Thursday, September 02, 2010

Rail Traffic At Highest Level Since 2008

WASHINGTON , D.C. – Sept. 2, 2010 – "The Association of American Railroads (AAR) today reported weekly rail traffic continues to set records with U.S. railroads posting their highest numbers for 2010 in both rail carloads and intermodal volume for the week ending Aug. 28. U.S. railroads originated 302,358 carloads for the week, up 5.8 percent compared with the same week in 2009 and intermodal traffic totaled 237,194 trailers and containers, up 17.1 percent from the same week in 2009 (see charts above).  Compared with the same week in 2009, container volume, a subset of intermodal, increased 18.1 percent and trailer volume rose 11.4 percent."  Other highlights include:

1. This is the 33rd consecutive week in 2010 that intermodal volume is above the same week in 2009, with 24 of those weeks being double-digit percentage gains. 

2. Rail carloads have increased in 26 out of the last 27 weeks versus the same week last year.

3. Fifteen of the 19 carload commodity groups increased from the comparable week in 2009 with significant increases in metallic ores (62.2 percent), metals and metal products (40.2 percent) and farm product excluding grain (33.4 percent).

4. Canadian railroads reported volume of 76,064 cars for the week, up 16.5 percent from last year, and 53,747 trailers or containers, up 24.4 percent from 2009. For the first 34 weeks of 2010, Canadian railroads reported cumulative volume of 2,458,747 carloads, up 20.6 percent from last year, and 1,585,669 trailers or containers, up 15.7 percent from last year.

5. Mexican railroads reported originated volume of 14,531 cars, up 18 percent from the same week last year, and 8,168 trailers or containers, up 26.7 percent.

MP: Warren Buffett's single most favorite economic indicator - rail freight traffic - continues to set records for both 2009 and 2010, with both rail carloads and intermodal volume now at the highest levels since 2008. Based on the steadily increasing volume of raw materials, natural resources, lumber, coal, grains, chemicals, metals, motor vehicles and paper products moving around the country by rail (and Canada and Mexico), the economic picture continues to get a little brighter almost every week.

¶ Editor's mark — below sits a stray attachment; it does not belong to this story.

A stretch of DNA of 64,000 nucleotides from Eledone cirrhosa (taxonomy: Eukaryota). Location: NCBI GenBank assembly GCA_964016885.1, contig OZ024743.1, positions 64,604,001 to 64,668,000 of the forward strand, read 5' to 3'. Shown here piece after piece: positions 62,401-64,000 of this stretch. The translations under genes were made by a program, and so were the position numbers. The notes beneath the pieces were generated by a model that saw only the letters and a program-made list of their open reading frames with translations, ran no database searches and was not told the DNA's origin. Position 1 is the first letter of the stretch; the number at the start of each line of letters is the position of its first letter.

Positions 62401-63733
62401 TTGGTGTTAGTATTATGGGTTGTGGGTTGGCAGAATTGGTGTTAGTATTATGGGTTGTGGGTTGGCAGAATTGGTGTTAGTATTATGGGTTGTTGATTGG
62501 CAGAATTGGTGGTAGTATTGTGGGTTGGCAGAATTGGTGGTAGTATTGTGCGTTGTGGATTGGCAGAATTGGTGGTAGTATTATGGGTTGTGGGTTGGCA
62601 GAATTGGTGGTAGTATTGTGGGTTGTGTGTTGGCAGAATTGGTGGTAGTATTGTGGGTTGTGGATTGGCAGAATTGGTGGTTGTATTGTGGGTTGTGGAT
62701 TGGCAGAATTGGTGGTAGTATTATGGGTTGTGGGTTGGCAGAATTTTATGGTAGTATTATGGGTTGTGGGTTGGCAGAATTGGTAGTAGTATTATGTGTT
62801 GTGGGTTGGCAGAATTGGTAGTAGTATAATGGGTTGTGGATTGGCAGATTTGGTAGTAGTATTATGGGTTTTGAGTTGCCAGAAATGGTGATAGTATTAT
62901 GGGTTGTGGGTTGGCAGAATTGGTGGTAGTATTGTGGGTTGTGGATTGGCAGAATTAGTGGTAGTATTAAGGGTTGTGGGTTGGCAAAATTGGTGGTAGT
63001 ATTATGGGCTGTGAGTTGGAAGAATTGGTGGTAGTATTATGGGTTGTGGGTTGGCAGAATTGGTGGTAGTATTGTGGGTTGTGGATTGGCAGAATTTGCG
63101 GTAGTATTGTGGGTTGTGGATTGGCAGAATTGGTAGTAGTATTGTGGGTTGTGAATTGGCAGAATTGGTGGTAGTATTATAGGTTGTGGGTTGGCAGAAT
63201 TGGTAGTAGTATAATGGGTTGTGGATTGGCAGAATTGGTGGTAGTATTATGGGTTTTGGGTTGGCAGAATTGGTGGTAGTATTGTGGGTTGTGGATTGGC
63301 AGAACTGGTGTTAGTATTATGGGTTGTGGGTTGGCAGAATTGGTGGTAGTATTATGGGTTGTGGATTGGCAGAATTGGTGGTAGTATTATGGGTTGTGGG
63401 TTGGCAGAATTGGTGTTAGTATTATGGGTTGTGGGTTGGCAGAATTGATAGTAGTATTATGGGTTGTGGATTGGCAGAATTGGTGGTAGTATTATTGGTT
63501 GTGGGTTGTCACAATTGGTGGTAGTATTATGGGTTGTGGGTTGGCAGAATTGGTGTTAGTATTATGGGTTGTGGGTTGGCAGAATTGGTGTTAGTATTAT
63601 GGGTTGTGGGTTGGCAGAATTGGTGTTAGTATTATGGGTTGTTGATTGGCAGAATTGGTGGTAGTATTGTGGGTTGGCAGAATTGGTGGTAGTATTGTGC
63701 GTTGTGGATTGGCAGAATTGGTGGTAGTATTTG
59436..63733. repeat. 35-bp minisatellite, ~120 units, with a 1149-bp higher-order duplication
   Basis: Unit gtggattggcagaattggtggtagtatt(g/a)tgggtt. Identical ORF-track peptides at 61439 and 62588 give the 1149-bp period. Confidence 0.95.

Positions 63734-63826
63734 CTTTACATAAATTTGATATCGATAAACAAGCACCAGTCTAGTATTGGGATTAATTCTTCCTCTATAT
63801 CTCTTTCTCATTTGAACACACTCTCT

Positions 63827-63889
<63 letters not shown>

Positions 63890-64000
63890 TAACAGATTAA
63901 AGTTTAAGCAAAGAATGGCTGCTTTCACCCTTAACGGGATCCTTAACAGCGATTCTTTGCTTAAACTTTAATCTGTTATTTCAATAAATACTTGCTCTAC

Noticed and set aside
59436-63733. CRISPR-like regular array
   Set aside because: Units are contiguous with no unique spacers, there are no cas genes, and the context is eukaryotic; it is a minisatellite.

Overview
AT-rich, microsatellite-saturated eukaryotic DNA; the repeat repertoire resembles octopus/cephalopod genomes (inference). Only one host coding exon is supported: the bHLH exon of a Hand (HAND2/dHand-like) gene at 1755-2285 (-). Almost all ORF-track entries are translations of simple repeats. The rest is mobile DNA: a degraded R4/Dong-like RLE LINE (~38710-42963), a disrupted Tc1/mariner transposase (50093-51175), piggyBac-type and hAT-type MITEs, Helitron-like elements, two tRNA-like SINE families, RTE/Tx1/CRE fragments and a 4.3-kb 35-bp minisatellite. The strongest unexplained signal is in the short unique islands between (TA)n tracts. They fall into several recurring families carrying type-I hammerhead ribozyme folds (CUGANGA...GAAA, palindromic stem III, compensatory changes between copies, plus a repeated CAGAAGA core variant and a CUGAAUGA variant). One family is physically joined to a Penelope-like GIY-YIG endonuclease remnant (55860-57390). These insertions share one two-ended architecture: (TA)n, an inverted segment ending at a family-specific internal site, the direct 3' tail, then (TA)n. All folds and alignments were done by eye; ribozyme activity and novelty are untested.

At 9/02/2010 2:00 PM, Blogger morganovich said...

but, as we prepare to end the 5th quarter of "recovery" we are still down significantly from 2008 -

down 11.3 in carloads an 1.2% in intermodal.

average that out by number of initiations and you get about a 7.2% drop from 2008.

i'd be willing to be that this is less of a recovery over time than any other since ww2.

the economy began recovering in july last year, so these comparisons are going to begin to get really difficult in 2 more quarters. if we have not exceeded 2008 by then, that would seem to be a real issue.

At 9/02/2010 5:37 PM, Blogger James said...

A check of this web site for September 2009 contains the following:

Real Estate Recovery: Phoenix, Miami, Las Vegas

14th Straight Month of Pending Sales Increases for the Minneapolis Area Housing Market

U.S. Home Prices Increase for the Third Month in a Row For the First Time Since Spring 2006

Chicago Fed Index Increases for 7th Straight Month

Florida Real Estate Market Recovery: 12th Consecutive Monthly Increase in Home Sales

Truck Tonnage Index Rose 2.1% in August, Follows 2.1% Increase in July, Reaches Six-Month High

Consumer Confidence at Highest Level Since January 2008, Largest 6-Month Gain in 15 Years

Home Inventory Measure Falls to April 2007 Level

Jobless Claims Fall to Lowest Level in 34 Weeks

Emerging Markets Index Reaches New Yearly High

Volatility Index Falls to 1-Yr. Low, Bloomberg Financial Conditions Index Reaches New 2-Yr. High

Richmond Fed Index: It's Over

History of Leading Indicators: The Recession's Over

If the economy has been getting better for so long why is it not better than it is?

At 9/03/2010 7:51 AM, Blogger Unknown said...


I think you may have answered your own question. You've listed several soundbytes of info indicating a recovery.

Employment has always been a lagging indicator.


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